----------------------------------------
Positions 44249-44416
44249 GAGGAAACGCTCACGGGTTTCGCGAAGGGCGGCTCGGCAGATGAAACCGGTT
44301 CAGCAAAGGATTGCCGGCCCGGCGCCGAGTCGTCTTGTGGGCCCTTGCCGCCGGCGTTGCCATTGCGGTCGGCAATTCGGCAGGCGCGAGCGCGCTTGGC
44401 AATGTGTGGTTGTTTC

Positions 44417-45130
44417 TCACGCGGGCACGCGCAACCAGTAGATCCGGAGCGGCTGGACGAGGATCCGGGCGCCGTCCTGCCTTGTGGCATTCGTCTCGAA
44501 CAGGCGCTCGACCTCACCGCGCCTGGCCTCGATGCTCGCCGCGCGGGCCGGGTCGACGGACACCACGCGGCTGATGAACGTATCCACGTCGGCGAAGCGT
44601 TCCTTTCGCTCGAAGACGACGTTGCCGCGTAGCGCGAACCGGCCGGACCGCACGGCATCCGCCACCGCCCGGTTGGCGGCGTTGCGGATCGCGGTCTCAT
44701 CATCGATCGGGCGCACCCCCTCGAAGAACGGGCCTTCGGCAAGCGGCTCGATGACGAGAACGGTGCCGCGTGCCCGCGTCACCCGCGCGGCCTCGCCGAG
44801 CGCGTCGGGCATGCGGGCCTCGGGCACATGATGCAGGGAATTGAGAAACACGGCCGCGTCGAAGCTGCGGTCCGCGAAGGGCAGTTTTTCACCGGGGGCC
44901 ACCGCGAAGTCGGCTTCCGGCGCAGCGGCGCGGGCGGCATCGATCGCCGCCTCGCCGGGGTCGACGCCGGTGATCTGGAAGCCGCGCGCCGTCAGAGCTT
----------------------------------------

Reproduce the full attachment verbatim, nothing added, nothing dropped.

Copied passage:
Positions 44249-44416
44249 GAGGAAACGCTCACGGGTTTCGCGAAGGGCGGCTCGGCAGATGAAACCGGTT
44301 CAGCAAAGGATTGCCGGCCCGGCGCCGAGTCGTCTTGTGGGCCCTTGCCGCCGGCGTTGCCATTGCGGTCGGCAATTCGGCAGGCGCGAGCGCGCTTGGC
44401 AATGTGTGGTTGTTTC

Positions 44417-45130
44417 TCACGCGGGCACGCGCAACCAGTAGATCCGGAGCGGCTGGACGAGGATCCGGGCGCCGTCCTGCCTTGTGGCATTCGTCTCGAA
44501 CAGGCGCTCGACCTCACCGCGCCTGGCCTCGATGCTCGCCGCGCGGGCCGGGTCGACGGACACCACGCGGCTGATGAACGTATCCACGTCGGCGAAGCGT
44601 TCCTTTCGCTCGAAGACGACGTTGCCGCGTAGCGCGAACCGGCCGGACCGCACGGCATCCGCCACCGCCCGGTTGGCGGCGTTGCGGATCGCGGTCTCAT
44701 CATCGATCGGGCGCACCCCCTCGAAGAACGGGCCTTCGGCAAGCGGCTCGATGACGAGAACGGTGCCGCGTGCCCGCGTCACCCGCGCGGCCTCGCCGAG
44801 CGCGTCGGGCATGCGGGCCTCGGGCACATGATGCAGGGAATTGAGAAACACGGCCGCGTCGAAGCTGCGGTCCGCGAAGGGCAGTTTTTCACCGGGGGCC
44901 ACCGCGAAGTCGGCTTCCGGCGCAGCGGCGCGGGCGGCATCGATCGCCGCCTCGCCGGGGTCGACGCCGGTGATCTGGAAGCCGCGCGCCGTCAGAGCTT